Low Carb
Low Fat
6 Months
-331
-341
12 Months
-210
-53
 
Results
 
The LC group lost more weight and had better improvements in metabolic markers at 3 months (not sure if significant), but regained some of the weight loss and didn’t maintain those improvements at 12 months (see table 2)
 
 
 
3 months
6 months
12 months
HbA1c (%)
Low Carb
−0.64
−0.29
−0.02
Low Fat
−0.26
−0.15
0.24
Systolic blood pressure (mmHg)
Low Carb
−5.80
−0.78
2.00
Low Fat
−0.98
−3.70
−1.80
Diasystolic blood pressure (mmHg)
Low Carb
−2.20
−0.93
−2.90
Low Fat
−0.40
0.95
−2.20
 
Overall, there were no significant improvements in systolic blood pressure, diastolic blood pressure HbA1c and blood lipids in either group, except that the low carb group had a significant increase in HDL-C at both 6 and 12 months (see table 2)
 
There was no difference in the number of participants who completed the trial (44/50 (88%) in low fat group, 47/55 (85%) in low carb group).

Sunday, August 31, 2014

Low Carb Diet Trials: Shai, et al (2007)

 
Participants and Diets
 
322 people with CVD or aged 40-65 and with a BMI of ≥ 25 or type 2 diabetes (T2D) were randomised to one of three diet groups: a low fat diet, Mediterranean diet or low carbohydrate diet.  The mean age was 52 years and the mean BMI was 31. Most participants (86%) were men.  The groups were not different at baseline
 
Diet Group
Diet Advice
Low Fat Diet
(LFD)
Calorie restriction (1500 women, 1800 men), 30% fat, 10% SFA, 300mg cholesterol
Mediterranean Diet
(MD)
Calorie restriction (1500 women, 1800 men), high veg, low red meat, ≤35% fat, high MUFA (from 30-45g olive oil and <20g nuts)
Low Carb Diet
(LCD)
20g Carbs for 2 months then gradual increase to 120g, preference for vegetarian sources of protein and fat, avoid trans fat
 
All groups ate fewer calories and the energy change from baseline was not significantly different between the groups.  In all groups (including the low fat group) most of the reduction in calories came from a reduction in carbohydrates
 
Calorie Reduction
Low Fat
Mediterranean
Low Carb
6 Months
458
255
561
12 Months
559
322
591
24 Months
573
372
550
 
Pro:Fat:Carb
Low Fat
Mediterranean
Low Carb
Baseline
18:31:52
18:32:52
19:32:51
6 Months
20:31:50
19:33:50
22:39:41
12 Months
19:31:51
19:33:50
22:39:42
24 Months
19:30:51
19:33:50
22:39:40
 
Results
 
All groups lost weight, where all the weight loss (in all groups) occurred in the first 6 months.  The low carb and Mediterranean groups lost significantly more weight than the low fat group at 24 months.  Women tended to lose more weight on the Mediterranean diet, whereas men tended to lose more weight on the low carb diet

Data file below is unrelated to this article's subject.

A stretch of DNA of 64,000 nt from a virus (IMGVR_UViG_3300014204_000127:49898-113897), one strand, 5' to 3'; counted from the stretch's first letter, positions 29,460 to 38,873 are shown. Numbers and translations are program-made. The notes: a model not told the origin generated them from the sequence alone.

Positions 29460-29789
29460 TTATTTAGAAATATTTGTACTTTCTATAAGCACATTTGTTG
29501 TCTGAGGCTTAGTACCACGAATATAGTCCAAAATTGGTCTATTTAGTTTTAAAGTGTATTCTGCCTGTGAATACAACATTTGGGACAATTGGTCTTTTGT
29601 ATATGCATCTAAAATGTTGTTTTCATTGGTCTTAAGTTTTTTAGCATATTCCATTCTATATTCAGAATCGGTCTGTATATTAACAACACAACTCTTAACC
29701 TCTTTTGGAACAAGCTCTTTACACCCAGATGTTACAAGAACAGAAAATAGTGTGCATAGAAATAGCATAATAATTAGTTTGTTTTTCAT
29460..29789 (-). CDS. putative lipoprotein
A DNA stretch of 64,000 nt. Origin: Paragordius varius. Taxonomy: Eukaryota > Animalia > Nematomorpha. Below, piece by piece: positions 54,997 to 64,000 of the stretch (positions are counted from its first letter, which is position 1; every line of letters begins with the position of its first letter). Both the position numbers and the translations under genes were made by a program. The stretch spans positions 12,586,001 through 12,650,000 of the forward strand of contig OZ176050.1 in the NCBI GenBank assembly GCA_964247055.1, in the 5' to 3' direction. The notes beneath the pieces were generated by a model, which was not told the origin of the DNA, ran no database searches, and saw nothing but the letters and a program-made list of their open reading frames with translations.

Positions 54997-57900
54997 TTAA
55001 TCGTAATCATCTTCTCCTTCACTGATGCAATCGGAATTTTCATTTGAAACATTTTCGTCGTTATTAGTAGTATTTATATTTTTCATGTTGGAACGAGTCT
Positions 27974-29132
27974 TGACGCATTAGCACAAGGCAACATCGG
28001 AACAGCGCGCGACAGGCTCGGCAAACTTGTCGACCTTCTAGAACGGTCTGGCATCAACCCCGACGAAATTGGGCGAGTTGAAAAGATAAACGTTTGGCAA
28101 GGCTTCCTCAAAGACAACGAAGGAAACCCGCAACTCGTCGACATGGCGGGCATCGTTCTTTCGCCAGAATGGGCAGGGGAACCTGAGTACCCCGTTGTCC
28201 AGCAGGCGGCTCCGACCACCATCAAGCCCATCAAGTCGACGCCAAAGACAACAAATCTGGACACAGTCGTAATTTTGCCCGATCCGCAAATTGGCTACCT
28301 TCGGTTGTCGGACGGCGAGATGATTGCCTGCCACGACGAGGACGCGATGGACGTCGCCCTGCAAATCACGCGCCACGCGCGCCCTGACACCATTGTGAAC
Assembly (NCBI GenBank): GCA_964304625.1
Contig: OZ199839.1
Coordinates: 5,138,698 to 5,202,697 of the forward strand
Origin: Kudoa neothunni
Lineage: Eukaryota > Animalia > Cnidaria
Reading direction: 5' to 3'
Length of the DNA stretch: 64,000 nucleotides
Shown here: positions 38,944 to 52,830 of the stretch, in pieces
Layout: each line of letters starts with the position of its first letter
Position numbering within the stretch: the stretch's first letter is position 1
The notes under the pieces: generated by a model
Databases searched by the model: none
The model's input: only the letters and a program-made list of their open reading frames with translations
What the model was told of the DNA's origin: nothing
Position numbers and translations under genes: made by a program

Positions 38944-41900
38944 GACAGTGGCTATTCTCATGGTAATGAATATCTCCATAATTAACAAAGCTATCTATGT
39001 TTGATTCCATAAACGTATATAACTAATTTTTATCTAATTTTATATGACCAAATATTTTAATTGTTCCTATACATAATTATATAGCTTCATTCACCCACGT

All groups had reductions in waist circumference and blood pressure, with no differences between the groups 

 
Low Fat
Mediterranean
Low Carb
Waist circumference (cm)
2.8±4.3
3.5±5.1
3.8±5.2
Systolic blood pressure (mmHg)
4.3±11.8
5.5±14.3
3.9±12.8
diastolic blood pressure (mmHg)
0.9±8.1
2.2±9.5
0.8±8.7

All groups improved their blood lipid profiles, but there were no differences in LDL-C.  The low carb group had a greater increase in HDL-C and reduction in triglycerides and the total:HDL-C ratio relative to the low fat group


Adiponectin significantly increased in all groups, whereas high-sensitivity CRP and alanine aminotransferase (liver enzyme) significantly decreased in the Mediterranean and low carb groups, but not the low fat group.  In these measures there were no significant differences between groups
 
Regarding glucose and insulin levels: 36 participants had T2D and only those in the Mediterranean group had a decrease in fasting glucose, which was significantly different compared to the low carb group.  Insulin decreased significantly in all participants and in all groups, with no difference between groups.  Insulin resistance improved among the T2Ds in the Mediterranean group and was significantly greater than the LFD.  HbA1c significantly decreased in the low carb group but not the low fat or Mediterranean groups.

 
“Among all diet groups, weight loss was greater for those who completed the 24-month study than for those who did not”.  “The overall rate of adherence was 95.4% at 12 months and 84.6% at 24 months; the 24-month adherence rates were 90.4% in the low-fat group, 85.3% in the Mediterranean-diet group, and 78.0% in the low-carbohydrate group (P=0.04 for the comparison among diet groups).”